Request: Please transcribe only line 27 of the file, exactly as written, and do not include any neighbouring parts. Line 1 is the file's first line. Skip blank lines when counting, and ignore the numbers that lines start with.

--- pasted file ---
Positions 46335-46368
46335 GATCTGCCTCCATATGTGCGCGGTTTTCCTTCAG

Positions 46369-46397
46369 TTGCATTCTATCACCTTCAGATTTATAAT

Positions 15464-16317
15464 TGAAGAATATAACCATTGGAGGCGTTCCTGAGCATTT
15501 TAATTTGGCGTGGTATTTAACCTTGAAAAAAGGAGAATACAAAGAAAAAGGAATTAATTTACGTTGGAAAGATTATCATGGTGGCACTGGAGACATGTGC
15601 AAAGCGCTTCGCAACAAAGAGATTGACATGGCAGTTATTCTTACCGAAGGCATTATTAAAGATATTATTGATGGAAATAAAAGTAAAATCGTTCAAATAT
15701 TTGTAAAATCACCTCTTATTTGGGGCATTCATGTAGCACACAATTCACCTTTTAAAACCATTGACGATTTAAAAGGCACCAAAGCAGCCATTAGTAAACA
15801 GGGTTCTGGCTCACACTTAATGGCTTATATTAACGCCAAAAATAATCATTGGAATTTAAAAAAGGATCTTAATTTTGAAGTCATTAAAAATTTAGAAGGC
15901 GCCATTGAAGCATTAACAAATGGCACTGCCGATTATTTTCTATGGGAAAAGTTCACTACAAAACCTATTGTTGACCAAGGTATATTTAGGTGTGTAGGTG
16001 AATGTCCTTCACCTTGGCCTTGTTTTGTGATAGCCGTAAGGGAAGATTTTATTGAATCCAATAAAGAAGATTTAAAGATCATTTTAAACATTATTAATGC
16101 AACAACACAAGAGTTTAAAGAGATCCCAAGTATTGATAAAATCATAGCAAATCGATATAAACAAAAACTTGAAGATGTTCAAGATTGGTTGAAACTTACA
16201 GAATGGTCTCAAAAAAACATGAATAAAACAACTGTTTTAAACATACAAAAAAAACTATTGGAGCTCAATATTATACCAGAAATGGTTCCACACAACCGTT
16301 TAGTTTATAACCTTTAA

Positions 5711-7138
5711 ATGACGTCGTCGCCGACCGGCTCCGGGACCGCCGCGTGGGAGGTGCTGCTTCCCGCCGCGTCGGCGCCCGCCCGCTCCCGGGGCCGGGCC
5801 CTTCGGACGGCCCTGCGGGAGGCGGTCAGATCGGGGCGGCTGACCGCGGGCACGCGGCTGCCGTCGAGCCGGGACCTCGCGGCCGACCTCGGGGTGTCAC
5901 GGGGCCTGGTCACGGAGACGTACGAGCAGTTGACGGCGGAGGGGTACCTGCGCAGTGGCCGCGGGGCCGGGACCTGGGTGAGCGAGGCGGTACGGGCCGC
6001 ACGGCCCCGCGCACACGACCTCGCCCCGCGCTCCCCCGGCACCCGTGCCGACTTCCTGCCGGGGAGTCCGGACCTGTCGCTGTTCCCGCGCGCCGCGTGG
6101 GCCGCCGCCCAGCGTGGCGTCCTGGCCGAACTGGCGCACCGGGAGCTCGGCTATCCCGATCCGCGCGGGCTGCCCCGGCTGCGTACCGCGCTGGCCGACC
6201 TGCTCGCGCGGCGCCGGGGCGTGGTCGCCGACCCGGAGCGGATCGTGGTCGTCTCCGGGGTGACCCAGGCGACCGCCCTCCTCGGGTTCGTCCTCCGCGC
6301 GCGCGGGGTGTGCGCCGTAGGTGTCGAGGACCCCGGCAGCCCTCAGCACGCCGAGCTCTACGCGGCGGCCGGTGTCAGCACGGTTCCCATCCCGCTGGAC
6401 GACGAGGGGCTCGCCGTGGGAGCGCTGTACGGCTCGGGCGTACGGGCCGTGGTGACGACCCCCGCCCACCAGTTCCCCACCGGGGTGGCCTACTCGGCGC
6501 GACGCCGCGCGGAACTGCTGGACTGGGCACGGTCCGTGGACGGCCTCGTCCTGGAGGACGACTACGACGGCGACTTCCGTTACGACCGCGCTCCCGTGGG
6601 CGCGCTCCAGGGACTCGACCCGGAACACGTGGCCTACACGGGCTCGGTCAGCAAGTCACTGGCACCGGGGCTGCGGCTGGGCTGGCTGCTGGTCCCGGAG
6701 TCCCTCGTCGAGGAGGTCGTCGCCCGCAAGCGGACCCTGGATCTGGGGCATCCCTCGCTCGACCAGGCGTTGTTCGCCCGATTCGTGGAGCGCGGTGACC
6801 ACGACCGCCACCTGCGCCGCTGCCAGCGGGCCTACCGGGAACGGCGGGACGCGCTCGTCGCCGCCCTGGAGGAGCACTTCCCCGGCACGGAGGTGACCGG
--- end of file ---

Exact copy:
6701 TCCCTCGTCGAGGAGGTCGTCGCCCGCAAGCGGACCCTGGATCTGGGGCATCCCTCGCTCGACCAGGCGTTGTTCGCCCGATTCGTGGAGCGCGGTGACC